Canada clears path for Japan traders with ban on state energy giants
* Japan's trading houses have $63 bln in cash
* Trading houses big energy investors after Fukushima
* Canada draws line in sand on state-controlled investors
By Aaron Sheldrick and Osamu Tsukimori
TOKYO, Dec 13 (Reuters) - Acquisitive Japanese trading houses will find the course clear of some of their toughest competitors in the race for Canadian energy assets after Ottawa said it would bar state-owned companies from taking majority stakes in oil sands assets.
Japan's "Shosha", giant trading companies with stakes in supply lines for everything from noodles to natural gas, have snapped up global energy assets in the wake of the Fukushima nuclear disaster. The strong yen and soft government financing have helped bankroll the shopping spree.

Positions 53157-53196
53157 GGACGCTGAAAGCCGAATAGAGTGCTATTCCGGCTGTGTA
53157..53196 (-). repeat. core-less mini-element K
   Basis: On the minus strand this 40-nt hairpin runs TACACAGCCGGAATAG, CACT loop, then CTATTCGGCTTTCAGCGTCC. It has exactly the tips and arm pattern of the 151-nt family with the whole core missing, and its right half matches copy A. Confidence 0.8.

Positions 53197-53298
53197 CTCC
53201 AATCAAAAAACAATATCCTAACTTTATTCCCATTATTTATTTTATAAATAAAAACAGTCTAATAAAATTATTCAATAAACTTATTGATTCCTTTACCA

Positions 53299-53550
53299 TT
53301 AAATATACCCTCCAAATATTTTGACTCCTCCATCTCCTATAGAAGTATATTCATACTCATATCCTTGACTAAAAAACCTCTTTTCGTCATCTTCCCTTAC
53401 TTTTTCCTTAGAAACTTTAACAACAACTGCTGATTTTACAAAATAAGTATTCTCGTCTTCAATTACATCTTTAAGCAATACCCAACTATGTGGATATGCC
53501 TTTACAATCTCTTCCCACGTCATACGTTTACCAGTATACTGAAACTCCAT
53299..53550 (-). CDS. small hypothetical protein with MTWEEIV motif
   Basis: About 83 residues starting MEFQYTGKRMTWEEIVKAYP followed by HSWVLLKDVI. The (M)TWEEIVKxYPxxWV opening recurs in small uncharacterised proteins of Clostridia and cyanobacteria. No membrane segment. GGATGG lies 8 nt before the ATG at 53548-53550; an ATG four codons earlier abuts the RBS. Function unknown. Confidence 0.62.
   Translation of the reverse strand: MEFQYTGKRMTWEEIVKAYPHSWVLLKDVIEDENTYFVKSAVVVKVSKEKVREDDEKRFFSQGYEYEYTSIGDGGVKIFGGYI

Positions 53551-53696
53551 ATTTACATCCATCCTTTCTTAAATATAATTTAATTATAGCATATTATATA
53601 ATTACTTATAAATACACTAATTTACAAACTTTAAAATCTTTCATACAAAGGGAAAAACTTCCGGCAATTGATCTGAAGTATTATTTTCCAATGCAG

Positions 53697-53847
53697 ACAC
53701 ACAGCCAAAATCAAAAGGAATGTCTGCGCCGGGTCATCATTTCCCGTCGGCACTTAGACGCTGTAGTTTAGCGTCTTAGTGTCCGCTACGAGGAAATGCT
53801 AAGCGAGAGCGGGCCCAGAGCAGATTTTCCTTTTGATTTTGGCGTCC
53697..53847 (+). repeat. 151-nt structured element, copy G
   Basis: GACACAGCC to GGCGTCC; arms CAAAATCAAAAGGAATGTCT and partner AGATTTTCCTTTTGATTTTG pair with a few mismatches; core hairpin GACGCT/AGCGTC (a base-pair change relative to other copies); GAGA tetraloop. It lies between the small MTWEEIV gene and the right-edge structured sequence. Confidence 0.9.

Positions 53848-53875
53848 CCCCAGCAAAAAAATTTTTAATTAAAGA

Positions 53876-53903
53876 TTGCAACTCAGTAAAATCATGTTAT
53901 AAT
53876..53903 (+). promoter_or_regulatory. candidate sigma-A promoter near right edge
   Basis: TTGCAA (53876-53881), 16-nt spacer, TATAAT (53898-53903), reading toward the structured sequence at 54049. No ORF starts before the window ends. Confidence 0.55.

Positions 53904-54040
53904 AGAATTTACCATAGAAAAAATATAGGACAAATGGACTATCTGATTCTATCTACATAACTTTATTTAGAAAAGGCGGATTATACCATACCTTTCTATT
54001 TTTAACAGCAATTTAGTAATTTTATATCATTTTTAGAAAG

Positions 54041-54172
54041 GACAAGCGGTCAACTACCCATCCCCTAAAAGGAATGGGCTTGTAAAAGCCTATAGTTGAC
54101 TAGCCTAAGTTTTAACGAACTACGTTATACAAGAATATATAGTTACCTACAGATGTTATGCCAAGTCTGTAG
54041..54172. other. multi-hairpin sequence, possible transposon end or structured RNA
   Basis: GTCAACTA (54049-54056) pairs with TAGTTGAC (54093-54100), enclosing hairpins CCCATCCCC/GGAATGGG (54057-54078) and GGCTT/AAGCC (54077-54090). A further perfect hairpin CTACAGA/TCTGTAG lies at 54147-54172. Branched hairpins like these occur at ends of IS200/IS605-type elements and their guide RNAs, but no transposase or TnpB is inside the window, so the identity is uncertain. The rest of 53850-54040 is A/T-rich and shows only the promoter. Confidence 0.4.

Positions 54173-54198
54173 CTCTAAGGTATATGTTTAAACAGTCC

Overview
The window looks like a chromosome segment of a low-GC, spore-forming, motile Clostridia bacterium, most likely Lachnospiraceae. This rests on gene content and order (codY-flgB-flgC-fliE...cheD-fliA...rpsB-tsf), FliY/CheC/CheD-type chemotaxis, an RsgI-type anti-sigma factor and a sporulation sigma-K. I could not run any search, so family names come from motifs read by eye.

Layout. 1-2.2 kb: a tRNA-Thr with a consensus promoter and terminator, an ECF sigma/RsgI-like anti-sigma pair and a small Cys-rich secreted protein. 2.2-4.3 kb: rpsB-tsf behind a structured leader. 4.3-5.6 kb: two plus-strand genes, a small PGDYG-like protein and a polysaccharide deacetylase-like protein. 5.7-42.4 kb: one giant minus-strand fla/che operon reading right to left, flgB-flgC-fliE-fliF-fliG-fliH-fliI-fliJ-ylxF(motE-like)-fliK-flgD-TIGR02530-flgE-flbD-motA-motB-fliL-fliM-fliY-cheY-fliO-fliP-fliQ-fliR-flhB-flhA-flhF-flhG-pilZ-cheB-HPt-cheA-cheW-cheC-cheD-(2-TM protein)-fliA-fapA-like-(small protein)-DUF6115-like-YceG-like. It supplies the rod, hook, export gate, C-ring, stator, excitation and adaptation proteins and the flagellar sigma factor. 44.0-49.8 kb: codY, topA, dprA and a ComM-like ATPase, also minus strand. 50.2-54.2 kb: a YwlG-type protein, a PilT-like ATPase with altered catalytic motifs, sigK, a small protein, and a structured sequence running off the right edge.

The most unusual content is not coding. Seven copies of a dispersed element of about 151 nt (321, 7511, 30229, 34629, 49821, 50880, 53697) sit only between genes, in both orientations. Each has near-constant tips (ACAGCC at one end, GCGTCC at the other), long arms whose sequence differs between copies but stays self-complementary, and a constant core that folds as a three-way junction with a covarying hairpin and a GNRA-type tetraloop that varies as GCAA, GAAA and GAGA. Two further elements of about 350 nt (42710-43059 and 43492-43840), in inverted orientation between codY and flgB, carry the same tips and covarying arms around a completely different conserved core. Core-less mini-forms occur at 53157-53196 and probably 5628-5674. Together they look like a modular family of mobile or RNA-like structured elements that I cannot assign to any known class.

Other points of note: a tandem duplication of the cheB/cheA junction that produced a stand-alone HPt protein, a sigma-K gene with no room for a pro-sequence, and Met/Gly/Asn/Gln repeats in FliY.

But the privately-held firms have struggled to outbid state giants such as those from China, with governments more directly behind them.
"I think that, particularly for the private sector companies in Japan, the doors to the Canadian energy resources sector are now wide open," said Victor Shum, managing director, downstream energy consulting, at IHS in Singapore. "The Canadian government welcomes foreign private sector companies."
Despite big spending already this year, the finances of Mitsubishi Corp, Mitsui & Co and other trading houses have barely been sapped. The seven biggest Shosha had about 5.2 trillion yen ($63 billion) of cash or cash equivalents at the end of September this year. Continued...